With the advent of Islam, South Arabian civilisation was extinguished: the Arabic language, already used by part of the South Arabian population, progressively replaced Sabaic. The South Arabian epigraphic script similarly appears to also have been replaced by the Arabic script, already in use in the Najrān from the beginning of the Islamic period, and indeed probably before, around the sixth century CE.
The South Arabian languages were principally used in South Arabia, modern Yemen, in the western part of Oman where the Hadramis founded the port of Khôr Rôrî, towards the second century BCE. Trading posts were also founded by the Minaeans in Arabia: a Minaean colony was established at al-ʿUlà, ancient Dedan, in the sixth to second centuries BCE, and they likely also had a presence at Qaryat al-Fâw, in the fourth century BCE.
Text Corpus for the study of Peace
The number of South Arabian inscriptions is constantly rising. At present, we are aware of approximately 15,000 monumental inscriptions in the four South Arabian languages, of which Sabaean is the best documented and the best known. Several thousand texts in miniscule script have also been discovered in the last few years: these reveal details of everyday life and economic activity in Soutn Arabia.
The nature of the South Arabian inscriptions is, for the most part, dedicatory or religious, cultic or commemorative in function. There seems to be an absence of mythological literature and historical annals. Juridical texts (decrees, regulations, laws, etc.) are equally rare. As for historical texts relating to the events and important deeds of the kings, we possess some fundamental texts dating to the first century BCE, but they are more frequent for the period from the first to the sixth centuries CE. It is upon this corpus of historical texts that the study of the terminology of peace will be based.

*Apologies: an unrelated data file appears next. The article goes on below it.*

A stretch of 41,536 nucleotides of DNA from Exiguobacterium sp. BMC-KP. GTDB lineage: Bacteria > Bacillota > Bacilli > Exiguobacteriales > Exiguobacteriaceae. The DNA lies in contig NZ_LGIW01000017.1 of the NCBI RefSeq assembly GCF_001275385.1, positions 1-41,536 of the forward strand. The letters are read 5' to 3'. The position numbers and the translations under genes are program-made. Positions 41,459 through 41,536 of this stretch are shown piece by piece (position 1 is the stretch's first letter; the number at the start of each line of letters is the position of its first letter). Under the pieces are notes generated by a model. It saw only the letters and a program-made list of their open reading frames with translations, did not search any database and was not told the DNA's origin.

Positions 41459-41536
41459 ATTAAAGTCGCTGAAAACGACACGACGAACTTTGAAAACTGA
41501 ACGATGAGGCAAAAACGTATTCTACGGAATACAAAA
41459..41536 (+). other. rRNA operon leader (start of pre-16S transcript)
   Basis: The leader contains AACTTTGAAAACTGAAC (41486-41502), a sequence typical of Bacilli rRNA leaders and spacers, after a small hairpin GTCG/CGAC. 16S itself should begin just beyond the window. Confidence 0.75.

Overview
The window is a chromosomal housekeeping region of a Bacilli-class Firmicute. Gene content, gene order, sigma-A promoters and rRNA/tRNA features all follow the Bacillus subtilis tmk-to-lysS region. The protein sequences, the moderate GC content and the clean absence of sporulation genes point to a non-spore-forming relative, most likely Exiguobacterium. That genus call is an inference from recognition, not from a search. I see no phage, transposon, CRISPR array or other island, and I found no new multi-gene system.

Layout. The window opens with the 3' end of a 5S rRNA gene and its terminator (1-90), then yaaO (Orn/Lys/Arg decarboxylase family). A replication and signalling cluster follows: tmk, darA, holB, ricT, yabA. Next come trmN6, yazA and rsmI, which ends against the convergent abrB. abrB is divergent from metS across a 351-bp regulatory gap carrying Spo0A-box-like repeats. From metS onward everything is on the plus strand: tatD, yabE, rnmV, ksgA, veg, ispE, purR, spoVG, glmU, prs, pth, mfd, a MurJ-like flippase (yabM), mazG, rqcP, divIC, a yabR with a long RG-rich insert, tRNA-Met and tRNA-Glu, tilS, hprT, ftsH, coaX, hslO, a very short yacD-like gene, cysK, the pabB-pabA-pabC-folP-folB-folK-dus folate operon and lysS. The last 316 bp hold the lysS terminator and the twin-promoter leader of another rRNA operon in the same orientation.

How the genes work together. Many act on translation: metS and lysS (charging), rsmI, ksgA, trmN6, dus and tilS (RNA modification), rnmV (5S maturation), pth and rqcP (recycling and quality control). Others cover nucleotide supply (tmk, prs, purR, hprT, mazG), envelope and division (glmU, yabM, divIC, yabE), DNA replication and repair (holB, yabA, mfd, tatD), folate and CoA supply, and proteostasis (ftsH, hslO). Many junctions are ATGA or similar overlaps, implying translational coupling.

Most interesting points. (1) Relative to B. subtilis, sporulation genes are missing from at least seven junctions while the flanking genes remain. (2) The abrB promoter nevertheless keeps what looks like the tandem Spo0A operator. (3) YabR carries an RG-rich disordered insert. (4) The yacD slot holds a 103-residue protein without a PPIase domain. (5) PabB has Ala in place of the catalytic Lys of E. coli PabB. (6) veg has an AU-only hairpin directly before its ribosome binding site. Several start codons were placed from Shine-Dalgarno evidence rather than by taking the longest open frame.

Until the 1980s, as a result of insufficient documents, the South Arabian languages were considered as dialects of a single language, among which Sabaic played a predominant role. With the multiplication of new discoveries in Minaic, Qatabanic, and Hadramaic, it has become clear that there were four languages, of which Sabaic and Minaic (north and north-east of Yemen) present lexical and morphological similarities with Hebrew, Aramaic and classical Arabic, while Qatabanic and Hadramaic (south-west and south-east of Yemen) constitute a second group, having similarities with the South Semitic language branch, notably with Ethiopian. Although common lexical roots are attested in the four South Arabic epigraphic languages, each language has its own lexical specificities. This is particularly true of Qarabanic and Hadramaic, whose lexicons contain a certain number of words with only a single occurence, hapax legomena, whose interpretations pose a problem.
Finally, the issue remains of the relationship between the South Arabian epigraphic languages and the modern South Arabian languages (Soqotri, Mehri, Jibbali, etc.), which form part of the South Semitic language family, along with Ethiopian.
With the development of new technologies, a database of South Arabian inscriptions has been created, the Corpus of South Arabian Inscriptions (CSAI : DASI – Digital Archive for the Study of pre-Islamic Arabian Inscriptions [http://dasi.humnet.unipi.it/].) This is instrument of study is highly useful for lexical and onomastic research, and also contains bibliographical details for each inscription. The corpus of Minaic, Qatabanic and Hadramaic is complete, while that of the inscriptions in Sabaic remains to be finished.